The Three Stages of Parenting Philosophy

It goes something like this:

STAGE 1: I must do everything right!

No, you don’t understand. Don’t tell me to loosen up, chill out. I. Have. To. Do. EVERYTHING-PERFECTLY. It’s up to me, and if I make the wrong choice—if I choose the wrong formula, breastfeed too little/for too long, make the wrong sleeping arrangement, choose the wrong bath product, introduce bananas before avocados, and fail to choose the right educational toys-and-stimulations, I will ruin my child’s entire life, raise a psychopath, a future prison inmate unable to form meaningful, nurturing relationships with people, and, and…

What? I am not over-reacting. This matters. It’s EVERYTHING. Parenting is how we change the world, and that’s what I’m doing right now, so get out of my way or I will bludgeon you with my organic-cotton, fair-trade woven diaper bag.

STAGE 2: Fuck it. Nothing I do matters.

Alternate title: No matter what I do… they just become themselves!

No, that’s not despair. No, really, not despair. Some exhaustion talking, yes, but mostly, it’s recognition that all those early choices, cross-roads decisions over which I agonized so much… they don’t matter. I can’t remember who weaned when and how, and neither can they. I’m pretty sure I screwed up toilet training completely two out of three times—and yet, there they are, not fouling their pants (well, one out of two, cough, cough). The kid who wasn’t allowed any sugar and whose teeth I brushed pathologically got cavities; the kid who had three post-tooth brushing snacks a night got none. The kid I read to for six hours a day and kept screen-free until age 8 didn’t read until age 11—and books are not the way he chooses to get either his information or his entertainment. The kid raised with iPad on demand (“Would you please, please just watch SOMETHING so I can sleep?”) cares not for shows or video games at all. Guns or dolls, gender-compliant or gender-defiant toys and clothing… none of it matters.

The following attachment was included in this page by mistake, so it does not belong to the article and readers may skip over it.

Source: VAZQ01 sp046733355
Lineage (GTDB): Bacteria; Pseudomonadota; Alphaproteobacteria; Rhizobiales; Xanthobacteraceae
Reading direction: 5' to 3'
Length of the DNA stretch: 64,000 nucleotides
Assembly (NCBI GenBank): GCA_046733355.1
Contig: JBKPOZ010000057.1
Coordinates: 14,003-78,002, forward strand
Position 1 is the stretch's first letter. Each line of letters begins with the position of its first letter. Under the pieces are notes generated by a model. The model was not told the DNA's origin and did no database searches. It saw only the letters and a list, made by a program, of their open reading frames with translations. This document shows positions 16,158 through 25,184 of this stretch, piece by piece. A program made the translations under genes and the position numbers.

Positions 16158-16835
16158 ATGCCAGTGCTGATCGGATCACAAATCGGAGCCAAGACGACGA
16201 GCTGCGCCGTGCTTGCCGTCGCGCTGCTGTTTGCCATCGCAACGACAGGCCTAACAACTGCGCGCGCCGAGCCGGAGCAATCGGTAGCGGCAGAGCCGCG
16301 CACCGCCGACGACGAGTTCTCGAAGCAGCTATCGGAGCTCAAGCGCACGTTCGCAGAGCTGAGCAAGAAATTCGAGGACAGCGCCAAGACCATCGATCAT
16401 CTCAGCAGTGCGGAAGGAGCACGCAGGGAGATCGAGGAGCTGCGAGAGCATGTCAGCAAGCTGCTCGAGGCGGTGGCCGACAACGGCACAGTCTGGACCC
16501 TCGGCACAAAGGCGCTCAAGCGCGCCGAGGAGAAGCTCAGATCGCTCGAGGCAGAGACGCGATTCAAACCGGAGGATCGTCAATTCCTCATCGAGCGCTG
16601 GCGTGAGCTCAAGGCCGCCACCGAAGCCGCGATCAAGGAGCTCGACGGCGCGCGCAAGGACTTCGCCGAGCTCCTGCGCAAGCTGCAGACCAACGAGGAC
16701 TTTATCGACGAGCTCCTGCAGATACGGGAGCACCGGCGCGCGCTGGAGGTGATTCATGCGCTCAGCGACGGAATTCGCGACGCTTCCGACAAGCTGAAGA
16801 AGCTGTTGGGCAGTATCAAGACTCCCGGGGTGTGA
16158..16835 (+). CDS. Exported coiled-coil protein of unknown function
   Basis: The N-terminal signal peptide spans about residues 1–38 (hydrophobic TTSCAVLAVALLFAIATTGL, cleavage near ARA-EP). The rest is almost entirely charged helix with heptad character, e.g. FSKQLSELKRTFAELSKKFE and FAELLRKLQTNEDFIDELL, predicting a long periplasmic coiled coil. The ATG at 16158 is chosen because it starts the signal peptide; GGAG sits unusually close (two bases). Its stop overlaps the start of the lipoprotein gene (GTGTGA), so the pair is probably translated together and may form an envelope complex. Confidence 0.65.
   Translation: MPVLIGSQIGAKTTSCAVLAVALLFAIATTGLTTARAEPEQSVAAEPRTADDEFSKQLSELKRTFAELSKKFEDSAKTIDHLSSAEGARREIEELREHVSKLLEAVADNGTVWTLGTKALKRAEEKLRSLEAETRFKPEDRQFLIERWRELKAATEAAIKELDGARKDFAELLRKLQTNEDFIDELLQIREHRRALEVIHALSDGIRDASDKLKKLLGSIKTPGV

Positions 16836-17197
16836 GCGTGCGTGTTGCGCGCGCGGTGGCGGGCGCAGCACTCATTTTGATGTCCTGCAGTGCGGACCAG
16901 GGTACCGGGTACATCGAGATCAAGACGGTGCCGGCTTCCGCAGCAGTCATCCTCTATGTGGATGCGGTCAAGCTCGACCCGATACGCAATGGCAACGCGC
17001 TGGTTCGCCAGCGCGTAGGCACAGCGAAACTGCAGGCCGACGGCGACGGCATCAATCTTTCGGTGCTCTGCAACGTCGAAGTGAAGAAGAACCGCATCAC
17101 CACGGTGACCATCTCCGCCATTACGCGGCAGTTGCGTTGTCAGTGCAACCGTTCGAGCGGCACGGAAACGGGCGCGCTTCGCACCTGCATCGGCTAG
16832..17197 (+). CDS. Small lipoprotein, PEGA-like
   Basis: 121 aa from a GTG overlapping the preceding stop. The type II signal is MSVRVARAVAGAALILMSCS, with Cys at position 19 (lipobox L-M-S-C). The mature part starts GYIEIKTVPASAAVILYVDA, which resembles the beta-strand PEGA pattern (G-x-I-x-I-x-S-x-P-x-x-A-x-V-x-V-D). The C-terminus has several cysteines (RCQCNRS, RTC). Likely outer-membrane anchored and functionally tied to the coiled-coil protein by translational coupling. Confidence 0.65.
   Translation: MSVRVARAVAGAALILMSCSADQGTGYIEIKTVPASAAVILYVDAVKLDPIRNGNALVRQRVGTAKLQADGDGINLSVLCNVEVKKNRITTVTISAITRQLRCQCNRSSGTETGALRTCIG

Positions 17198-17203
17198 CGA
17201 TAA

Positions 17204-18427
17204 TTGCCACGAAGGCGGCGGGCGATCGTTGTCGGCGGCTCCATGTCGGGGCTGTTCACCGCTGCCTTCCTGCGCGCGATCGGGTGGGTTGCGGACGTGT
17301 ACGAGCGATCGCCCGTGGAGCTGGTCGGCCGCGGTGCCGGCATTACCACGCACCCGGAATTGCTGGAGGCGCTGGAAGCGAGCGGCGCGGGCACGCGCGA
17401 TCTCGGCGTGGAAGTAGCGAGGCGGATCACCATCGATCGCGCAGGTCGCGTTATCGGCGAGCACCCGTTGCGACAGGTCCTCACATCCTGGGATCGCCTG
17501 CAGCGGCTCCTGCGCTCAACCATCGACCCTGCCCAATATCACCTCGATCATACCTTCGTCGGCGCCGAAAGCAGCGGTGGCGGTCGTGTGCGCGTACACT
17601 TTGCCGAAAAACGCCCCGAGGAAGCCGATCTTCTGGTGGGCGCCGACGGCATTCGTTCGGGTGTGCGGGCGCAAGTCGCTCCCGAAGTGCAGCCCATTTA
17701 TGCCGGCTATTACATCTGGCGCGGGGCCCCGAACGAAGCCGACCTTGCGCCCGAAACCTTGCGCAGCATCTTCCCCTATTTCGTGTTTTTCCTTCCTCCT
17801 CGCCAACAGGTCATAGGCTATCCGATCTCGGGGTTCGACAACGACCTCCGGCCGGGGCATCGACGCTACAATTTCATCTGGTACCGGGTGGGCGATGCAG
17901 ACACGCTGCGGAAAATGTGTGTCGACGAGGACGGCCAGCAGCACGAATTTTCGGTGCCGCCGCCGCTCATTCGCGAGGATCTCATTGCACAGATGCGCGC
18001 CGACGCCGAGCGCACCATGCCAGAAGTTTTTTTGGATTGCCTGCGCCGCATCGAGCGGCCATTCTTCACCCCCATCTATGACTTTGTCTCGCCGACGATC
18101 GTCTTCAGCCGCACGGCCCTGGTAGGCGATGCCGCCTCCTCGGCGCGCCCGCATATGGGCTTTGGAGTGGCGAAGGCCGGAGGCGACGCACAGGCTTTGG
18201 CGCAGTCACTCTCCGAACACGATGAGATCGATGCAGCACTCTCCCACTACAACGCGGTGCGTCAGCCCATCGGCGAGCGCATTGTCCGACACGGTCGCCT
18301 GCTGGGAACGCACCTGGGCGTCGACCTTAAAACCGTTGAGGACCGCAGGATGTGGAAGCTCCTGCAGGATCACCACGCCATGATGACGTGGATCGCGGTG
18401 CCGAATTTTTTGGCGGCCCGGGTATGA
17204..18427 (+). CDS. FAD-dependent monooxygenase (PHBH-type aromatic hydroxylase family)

They’re their own people and they become who they’re supposed to be—independent or uber-attached, shy or social, creative or analytical, kinda crazy, way-too-sane… I was the vessel that brought them here, and that’s all.

So, fine. Nothing I do matters.

It’s kind of liberating, really. I can’t take credit for the good—but I can’t be blamed for the bad either, right?

And then…

STAGE 3: OMFG, my power to screw up these children’s lives, beyond all help and hope, is unlimited—HELP!

Alternate title: Everything I do matters, Redux Cubed.

This is the terrifying stage I’m in right now. I am aware, acutely, painfully, how you, I—everyone I love (or dread) is a product of the home and family they were raised in. I see this with a clarity that I’ve only had once before, briefly in my teens—do you remember? That horrific black and white, unforgiving vision teenagers turn on their parents, teachers, the world? It’s back. And it’s extra-awful, because now, it’s also turned on myself, my peers.

Nature? It’s still a thing, for sure. My children thrust the power of nature in my face rudely, daily, hourly. But nature… it’s just raw material. Nurture or crush, develop or destroy, temper or indulge: I see the stamp of that on scarred-scared adult-children-who-are-now-parents all around me, in me, in you, and OMFG, parenting is everything and I cannot, cannot screw this up.

I really hope there’s a Stage 4, and it’s… what? Forgiveness, maybe? Something like that. But I can’t know what’s ahead; only what’s in my—your, our—past.

And everything we experienced up to this point, good or bad? It matters, so much. How we were raised matters. How we raise our children is everything. It’s how we change the world…

In the meantime: I look at these little people I have stewardship of and the little people—bigger now, how they grow, eh?—you have stewardship of, and I’m terrified.

Because everything I do matters—everything you do matters—everything we do shapes and affects them in some way… and I’m so very, very flawed.




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